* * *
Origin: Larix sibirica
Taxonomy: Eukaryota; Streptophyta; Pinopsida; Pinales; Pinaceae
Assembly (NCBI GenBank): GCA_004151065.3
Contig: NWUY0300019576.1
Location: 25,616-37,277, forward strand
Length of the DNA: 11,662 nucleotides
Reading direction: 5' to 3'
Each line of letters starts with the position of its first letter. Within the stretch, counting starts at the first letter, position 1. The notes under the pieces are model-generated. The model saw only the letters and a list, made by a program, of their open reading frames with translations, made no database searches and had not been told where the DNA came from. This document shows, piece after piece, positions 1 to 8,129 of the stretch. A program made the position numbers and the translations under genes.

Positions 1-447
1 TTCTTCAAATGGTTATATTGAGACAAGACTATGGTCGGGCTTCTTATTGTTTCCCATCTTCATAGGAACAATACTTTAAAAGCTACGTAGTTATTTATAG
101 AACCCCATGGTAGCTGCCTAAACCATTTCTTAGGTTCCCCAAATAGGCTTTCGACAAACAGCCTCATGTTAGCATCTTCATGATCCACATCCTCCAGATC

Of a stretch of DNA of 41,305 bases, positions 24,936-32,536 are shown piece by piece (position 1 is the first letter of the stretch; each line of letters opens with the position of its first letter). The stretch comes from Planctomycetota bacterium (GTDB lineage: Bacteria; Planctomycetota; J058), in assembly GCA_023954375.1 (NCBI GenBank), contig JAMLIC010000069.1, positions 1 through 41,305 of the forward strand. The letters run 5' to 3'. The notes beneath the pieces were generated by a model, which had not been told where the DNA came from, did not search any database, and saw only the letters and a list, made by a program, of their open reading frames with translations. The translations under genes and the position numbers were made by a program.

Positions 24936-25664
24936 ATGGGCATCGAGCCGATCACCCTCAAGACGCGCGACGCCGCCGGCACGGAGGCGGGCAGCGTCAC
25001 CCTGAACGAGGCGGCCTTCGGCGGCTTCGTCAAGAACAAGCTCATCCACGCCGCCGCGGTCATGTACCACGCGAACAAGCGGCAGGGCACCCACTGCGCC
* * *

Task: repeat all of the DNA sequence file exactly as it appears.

Origin: Larix sibirica
Taxonomy: Eukaryota; Streptophyta; Pinopsida; Pinales; Pinaceae
Assembly (NCBI GenBank): GCA_004151065.3
Contig: NWUY0300019576.1
Location: 25,616-37,277, forward strand
Length of the DNA: 11,662 nucleotides
Reading direction: 5' to 3'
Each line of letters starts with the position of its first letter. Within the stretch, counting starts at the first letter, position 1. The notes under the pieces are model-generated. The model saw only the letters and a list, made by a program, of their open reading frames with translations, made no database searches and had not been told where the DNA came from. This document shows, piece after piece, positions 1 to 8,129 of the stretch. A program made the position numbers and the translations under genes.

Positions 1-447
1 TTCTTCAAATGGTTATATTGAGACAAGACTATGGTCGGGCTTCTTATTGTTTCCCATCTTCATAGGAACAATACTTTAAAAGCTACGTAGTTATTTATAG
101 AACCCCATGGTAGCTGCCTAAACCATTTCTTAGGTTCCCCAAATAGGCTTTCGACAAACAGCCTCATGTTAGCATCTTCATGATCCACATCCTCCAGATC

Of a stretch of DNA of 41,305 bases, positions 24,936-32,536 are shown piece by piece (position 1 is the first letter of the stretch; each line of letters opens with the position of its first letter). The stretch comes from Planctomycetota bacterium (GTDB lineage: Bacteria; Planctomycetota; J058), in assembly GCA_023954375.1 (NCBI GenBank), contig JAMLIC010000069.1, positions 1 through 41,305 of the forward strand. The letters run 5' to 3'. The notes beneath the pieces were generated by a model, which had not been told where the DNA came from, did not search any database, and saw only the letters and a list, made by a program, of their open reading frames with translations. The translations under genes and the position numbers were made by a program.

Positions 24936-25664
24936 ATGGGCATCGAGCCGATCACCCTCAAGACGCGCGACGCCGCCGGCACGGAGGCGGGCAGCGTCAC
25001 CCTGAACGAGGCGGCCTTCGGCGGCTTCGTCAAGAACAAGCTCATCCACGCCGCCGCGGTCATGTACCACGCGAACAAGCGGCAGGGCACCCACTGCGCC